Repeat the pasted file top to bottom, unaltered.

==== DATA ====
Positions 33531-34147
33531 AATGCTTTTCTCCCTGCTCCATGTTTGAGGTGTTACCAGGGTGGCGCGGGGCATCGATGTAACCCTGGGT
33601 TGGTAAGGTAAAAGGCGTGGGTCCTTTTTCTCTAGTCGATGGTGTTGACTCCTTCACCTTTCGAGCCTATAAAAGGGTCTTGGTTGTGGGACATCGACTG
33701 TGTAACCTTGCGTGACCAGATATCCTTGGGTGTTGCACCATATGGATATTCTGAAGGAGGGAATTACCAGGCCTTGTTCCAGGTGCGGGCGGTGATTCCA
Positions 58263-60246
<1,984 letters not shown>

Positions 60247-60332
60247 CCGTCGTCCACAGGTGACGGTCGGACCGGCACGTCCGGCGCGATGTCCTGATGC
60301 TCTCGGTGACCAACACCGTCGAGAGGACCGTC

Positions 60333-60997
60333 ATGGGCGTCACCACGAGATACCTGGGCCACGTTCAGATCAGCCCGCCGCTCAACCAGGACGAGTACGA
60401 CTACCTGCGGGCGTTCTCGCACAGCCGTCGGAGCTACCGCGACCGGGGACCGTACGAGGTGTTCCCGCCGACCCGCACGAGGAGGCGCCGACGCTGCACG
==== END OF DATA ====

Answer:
Positions 33531-34147
33531 AATGCTTTTCTCCCTGCTCCATGTTTGAGGTGTTACCAGGGTGGCGCGGGGCATCGATGTAACCCTGGGT
33601 TGGTAAGGTAAAAGGCGTGGGTCCTTTTTCTCTAGTCGATGGTGTTGACTCCTTCACCTTTCGAGCCTATAAAAGGGTCTTGGTTGTGGGACATCGACTG
33701 TGTAACCTTGCGTGACCAGATATCCTTGGGTGTTGCACCATATGGATATTCTGAAGGAGGGAATTACCAGGCCTTGTTCCAGGTGCGGGCGGTGATTCCA
Positions 58263-60246
<1,984 letters not shown>

Positions 60247-60332
60247 CCGTCGTCCACAGGTGACGGTCGGACCGGCACGTCCGGCGCGATGTCCTGATGC
60301 TCTCGGTGACCAACACCGTCGAGAGGACCGTC

Positions 60333-60997
60333 ATGGGCGTCACCACGAGATACCTGGGCCACGTTCAGATCAGCCCGCCGCTCAACCAGGACGAGTACGA
60401 CTACCTGCGGGCGTTCTCGCACAGCCGTCGGAGCTACCGCGACCGGGGACCGTACGAGGTGTTCCCGCCGACCCGCACGAGGAGGCGCCGACGCTGCACG